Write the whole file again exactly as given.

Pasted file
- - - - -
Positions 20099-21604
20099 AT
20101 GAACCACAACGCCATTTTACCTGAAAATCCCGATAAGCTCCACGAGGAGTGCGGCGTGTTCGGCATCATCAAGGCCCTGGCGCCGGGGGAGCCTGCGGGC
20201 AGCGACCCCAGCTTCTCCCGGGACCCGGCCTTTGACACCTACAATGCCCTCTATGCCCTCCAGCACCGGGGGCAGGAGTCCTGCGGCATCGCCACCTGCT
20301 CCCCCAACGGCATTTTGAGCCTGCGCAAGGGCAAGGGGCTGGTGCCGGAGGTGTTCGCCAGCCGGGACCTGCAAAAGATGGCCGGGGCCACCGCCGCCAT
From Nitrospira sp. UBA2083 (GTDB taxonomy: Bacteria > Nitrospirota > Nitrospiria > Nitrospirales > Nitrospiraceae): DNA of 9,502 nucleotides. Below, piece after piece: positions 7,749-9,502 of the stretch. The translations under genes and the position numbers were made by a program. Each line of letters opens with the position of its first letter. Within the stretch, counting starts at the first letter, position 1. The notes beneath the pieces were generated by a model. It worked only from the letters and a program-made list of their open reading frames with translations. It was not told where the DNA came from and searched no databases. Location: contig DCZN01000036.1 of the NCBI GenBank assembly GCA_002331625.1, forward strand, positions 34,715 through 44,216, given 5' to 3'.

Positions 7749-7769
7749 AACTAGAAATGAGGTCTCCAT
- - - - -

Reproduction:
Positions 20099-21604
20099 AT
20101 GAACCACAACGCCATTTTACCTGAAAATCCCGATAAGCTCCACGAGGAGTGCGGCGTGTTCGGCATCATCAAGGCCCTGGCGCCGGGGGAGCCTGCGGGC
20201 AGCGACCCCAGCTTCTCCCGGGACCCGGCCTTTGACACCTACAATGCCCTCTATGCCCTCCAGCACCGGGGGCAGGAGTCCTGCGGCATCGCCACCTGCT
20301 CCCCCAACGGCATTTTGAGCCTGCGCAAGGGCAAGGGGCTGGTGCCGGAGGTGTTCGCCAGCCGGGACCTGCAAAAGATGGCCGGGGCCACCGCCGCCAT
From Nitrospira sp. UBA2083 (GTDB taxonomy: Bacteria > Nitrospirota > Nitrospiria > Nitrospirales > Nitrospiraceae): DNA of 9,502 nucleotides. Below, piece after piece: positions 7,749-9,502 of the stretch. The translations under genes and the position numbers were made by a program. Each line of letters opens with the position of its first letter. Within the stretch, counting starts at the first letter, position 1. The notes beneath the pieces were generated by a model. It worked only from the letters and a program-made list of their open reading frames with translations. It was not told where the DNA came from and searched no databases. Location: contig DCZN01000036.1 of the NCBI GenBank assembly GCA_002331625.1, forward strand, positions 34,715 through 44,216, given 5' to 3'.

Positions 7749-7769
7749 AACTAGAAATGAGGTCTCCAT